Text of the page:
I found a large 4-page maze that I made a while back. Made entirely with pen and grid paper.

picture of maze

Here's a digitally scanned and cleaned-up version

digitally edited maze

Your goal is to find a path from the start to the finish, picking up the key along the way.

  • $\begingroup$ Do the colors mean anything in particular? Or are those the keys? $\endgroup$
    – Chipster
    Commented Jul 1, 2020 at 3:23
  • $\begingroup$ @Chipster the colours look like "portals" to me. $\endgroup$
    – user46002
    Commented Jul 1, 2020 at 4:42

3 Answers 3


Following the illustrated paths:

We can go:

Start to Green
Green to Purple
Purple to Key
Key to Purple
Purple to Green
Green to Blue
Blue to Yellow
Yellow to Finish


While this maze is already well solved by Avi and (alternatively) pfg it also provides an excellent example for demonstrating a general solving technique of highlighting some walls in order to divide a maze into sections. Here are some good places to begin highlighting this maze.

Normally each of these beginnings would be highlighted much further before moving on to the next one, culminating with a partitioning into outlined sections with narrow entries and exits.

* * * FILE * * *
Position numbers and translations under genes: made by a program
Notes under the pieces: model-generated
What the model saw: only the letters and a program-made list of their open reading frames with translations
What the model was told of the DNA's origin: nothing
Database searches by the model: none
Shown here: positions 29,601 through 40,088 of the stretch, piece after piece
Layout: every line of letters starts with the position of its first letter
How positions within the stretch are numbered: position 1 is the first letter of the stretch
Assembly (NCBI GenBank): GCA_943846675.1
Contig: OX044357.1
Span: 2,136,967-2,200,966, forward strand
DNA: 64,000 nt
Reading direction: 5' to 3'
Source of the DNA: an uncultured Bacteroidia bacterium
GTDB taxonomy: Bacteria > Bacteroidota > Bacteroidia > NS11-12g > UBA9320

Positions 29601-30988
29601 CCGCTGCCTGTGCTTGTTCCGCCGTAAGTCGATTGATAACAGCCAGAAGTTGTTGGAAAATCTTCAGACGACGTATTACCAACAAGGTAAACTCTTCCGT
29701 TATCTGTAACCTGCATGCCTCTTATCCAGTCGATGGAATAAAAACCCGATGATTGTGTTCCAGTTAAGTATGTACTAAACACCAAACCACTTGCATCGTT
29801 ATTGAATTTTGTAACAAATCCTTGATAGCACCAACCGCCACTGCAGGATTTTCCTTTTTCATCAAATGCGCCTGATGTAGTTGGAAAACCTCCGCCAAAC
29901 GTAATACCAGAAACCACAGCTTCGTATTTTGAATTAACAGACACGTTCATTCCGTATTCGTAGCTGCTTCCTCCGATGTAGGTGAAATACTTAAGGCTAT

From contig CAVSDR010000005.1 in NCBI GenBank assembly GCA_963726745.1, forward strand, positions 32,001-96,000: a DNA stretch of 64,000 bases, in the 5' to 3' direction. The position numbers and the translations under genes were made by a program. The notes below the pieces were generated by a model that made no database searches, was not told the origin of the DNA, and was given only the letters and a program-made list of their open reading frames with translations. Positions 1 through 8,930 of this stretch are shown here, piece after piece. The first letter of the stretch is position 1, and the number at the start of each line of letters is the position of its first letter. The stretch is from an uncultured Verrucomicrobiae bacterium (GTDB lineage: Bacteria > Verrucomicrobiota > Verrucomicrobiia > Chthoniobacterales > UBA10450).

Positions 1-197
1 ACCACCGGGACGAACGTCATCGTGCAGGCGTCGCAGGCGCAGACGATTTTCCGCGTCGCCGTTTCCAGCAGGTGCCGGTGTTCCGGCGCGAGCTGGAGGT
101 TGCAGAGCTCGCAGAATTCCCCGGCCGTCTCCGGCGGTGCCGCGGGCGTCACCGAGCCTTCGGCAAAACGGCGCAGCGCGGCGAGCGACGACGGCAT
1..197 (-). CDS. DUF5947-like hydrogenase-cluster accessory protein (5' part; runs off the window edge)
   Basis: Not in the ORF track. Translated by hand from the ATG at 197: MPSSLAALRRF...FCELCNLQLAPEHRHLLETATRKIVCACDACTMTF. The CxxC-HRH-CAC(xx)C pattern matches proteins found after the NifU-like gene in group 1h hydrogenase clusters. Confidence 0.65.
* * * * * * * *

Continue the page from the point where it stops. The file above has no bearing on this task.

On this maze these highlit-walled-off sections first make clear how to reach the Key (black dot), working backward from it.

• The Key is in a section shared only with a Purple portal.
• The other Purple portal is in a section shared only with Green portal.
• The other Green portal can be reached from Start.

Then it is clear how to reach Finish, working backward from there.

Finish is in a section shared only with a Yellow portal.
• The other Yellow portal is in a section shared with Red and Blue portals.
• The other Blue portal is in the Green portal’s section accessible from Start.

Note that a shorter path from Start to Finish is revealed as well that uses Red and Yellow portals but fails to visit the Key.

Some benefits of highlighting maze walls

  • Highlighting any medium-length or long winding wall is useful. Interesting branch points along the way may be marked with thick dots that are easy to find and continue from later.

  • No need for erasing. Highlighted walls can only help, as long as highlighting is judiciously discontinued in any area that begins to form a thicket of highlights, in which case the result still causes no harm.

  • It is surprisingly easy to scan fairly far ahead before deciding to highlight a specific portion of wall.

  • Highlighted walls break up a large maze into smaller mazes that are each easier to solve.

  • Highlighting a wall is a stress-free way, with no chance of mistakes, to explore and annotate a maze.

  • Walls reveal much of the methodology behind a maze’s construction.

  • 2
    $\begingroup$ Excellent explaination! Yes this was exactly the first step I did while creating this maze. The sections were intentionally made to be oddly-shaped, to make the maze more difficult $\endgroup$
    – thesilican
    Commented Jul 20, 2020 at 21:37
  • 2